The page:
Carbon Pricing in U.S. Wholesale Markets:  New York ISO Makes A Proposal

Monica Jha
Director of Product, Northeast Markets

In order to meet New York’s goal to reduce carbon dioxide emissions 40% by 2030 and 80% by 2050 (relative to 1990 levels), New York ISO (NYISO) will begin to reflect the full cost of carbon dioxide (CO2) emissions in its wholesale electricity market.  To this end, NYISO recently introduced a straw proposal to incorporate the cost of carbon to accomplish the following goals:

  1. Economic efficiency
  2. Full transparency
  3. Avoidance of major cost shifts among New York customers
  4. Market and regulatory stability

 

NYISO’s Proposal

The following elements are included in NYISO’s proposed design:

  • The cost of carbon emissions could be incorporated into the NYISO-administered wholesale energy market using a carbon price in dollars per ton of CO2 emissions (managed as a part of settlement). The applicable carbon price would be adjusted for RGGI allowance prices for those suppliers required to hold RGGI allowances.
  • Suppliers would embed these additional carbon charges in their energy offers (referred to as the supplier’s carbon adder in $/MWh) and thus, incorporate the carbon price into the commitment, dispatch and price formation through NYISO’s existing processes.
  • In addition to charging internal generators for their emissions, NYISO would charge imports for emissions and credit exports for avoiding other emissions to prevent the carbon charges on internal generation from causing emissions leakage and costly distortions.  Wheel-through transactions would pass through without being subjected to carbon charges – other than the difference between entry and exit points.
    • Market participants would have to know, in-advance of the day ahead and real-time offer submission deadlines, the applicable charges/credits at each interface so they could be incorporated into offers and bids to compete with internal resources as-intended.
    • Wheel-through transactions would pass through without being subjected to carbon charges other than the difference between entry and exit points.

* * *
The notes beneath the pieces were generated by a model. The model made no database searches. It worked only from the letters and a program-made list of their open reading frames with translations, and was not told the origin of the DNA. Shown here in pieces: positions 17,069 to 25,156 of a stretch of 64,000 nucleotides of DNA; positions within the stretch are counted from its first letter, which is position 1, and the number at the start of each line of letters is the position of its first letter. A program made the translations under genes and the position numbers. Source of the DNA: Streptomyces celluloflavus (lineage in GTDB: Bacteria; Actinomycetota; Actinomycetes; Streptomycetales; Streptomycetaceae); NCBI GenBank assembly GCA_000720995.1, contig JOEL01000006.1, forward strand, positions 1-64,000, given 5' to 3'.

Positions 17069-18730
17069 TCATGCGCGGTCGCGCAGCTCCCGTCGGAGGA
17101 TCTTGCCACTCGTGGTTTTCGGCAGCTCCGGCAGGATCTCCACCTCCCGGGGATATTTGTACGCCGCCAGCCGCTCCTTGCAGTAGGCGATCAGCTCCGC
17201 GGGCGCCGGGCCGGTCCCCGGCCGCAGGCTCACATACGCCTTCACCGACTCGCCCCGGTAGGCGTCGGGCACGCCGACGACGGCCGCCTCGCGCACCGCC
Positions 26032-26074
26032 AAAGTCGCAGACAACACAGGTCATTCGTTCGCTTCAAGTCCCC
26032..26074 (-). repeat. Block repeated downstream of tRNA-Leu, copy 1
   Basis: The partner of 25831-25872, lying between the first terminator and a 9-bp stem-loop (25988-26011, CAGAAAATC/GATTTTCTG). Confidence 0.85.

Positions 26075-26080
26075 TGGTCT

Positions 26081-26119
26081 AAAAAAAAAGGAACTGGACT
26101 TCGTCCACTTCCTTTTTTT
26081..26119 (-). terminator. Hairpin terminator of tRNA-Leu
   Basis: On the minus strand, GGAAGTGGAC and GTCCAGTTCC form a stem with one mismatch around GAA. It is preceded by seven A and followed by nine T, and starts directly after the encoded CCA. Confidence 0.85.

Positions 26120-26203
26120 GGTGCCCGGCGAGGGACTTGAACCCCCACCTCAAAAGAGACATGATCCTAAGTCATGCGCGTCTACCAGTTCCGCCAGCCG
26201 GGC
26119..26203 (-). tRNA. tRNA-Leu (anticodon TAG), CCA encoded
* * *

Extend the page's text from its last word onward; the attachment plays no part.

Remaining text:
• Market participants would have to know the applicable charges/credits at each interface in advance of the day ahead and real-time offer submission deadlines, allowing for their incorporation into offers and bids to compete with internal resources as-intended.
  • NYISO would debit the LBMP from LSEs for wholesale energy purchases, which would account for the carbon adder of the marginal units.  NYISO would also credit the carbon charge residuals (equal to the sum of the carbon charges debited from suppliers) to the LSEs.  The methodology would compensate for zonal differences in the carbon component of the LBMP.

 

The Brattle Group, in its analysis, “Summarizing the Consumer Impact of Incorporating the Cost of Carbon Emissions in the Wholesale Electric Market”, concluded that integrating the cost of carbon will enhance transparency and lead to more innovative solutions as the market absorbs and deals with the new cost.  The study also notes that NYISO is on the forefront of expanding its fleet of renewable resources and, that incorporating carbon costs into its market will attract more competition.

NYISO has engaged in stakeholder discussions to develop a model that can (a) attain the stated goals of carbon reduction and (b) enhance market liquidity, transmission development and new generation projects on both a near-term and forward basis.

 

PCI Systems Evolve With NYISO & All Other Markets

PCI’s entire solutions platform evolves accommodate all changes in every North American energy market.  The PCI GenTrader optimization platform, provides market participants the ability to model and plan for the impact of emission costs and constraints in any time horizon (near, mid and long-term).  Our integrated bid-to-bill solution, PCI’s GenManager, gives traders the power to easily incorporate emissions costs into their bids so that all costs can be recovered.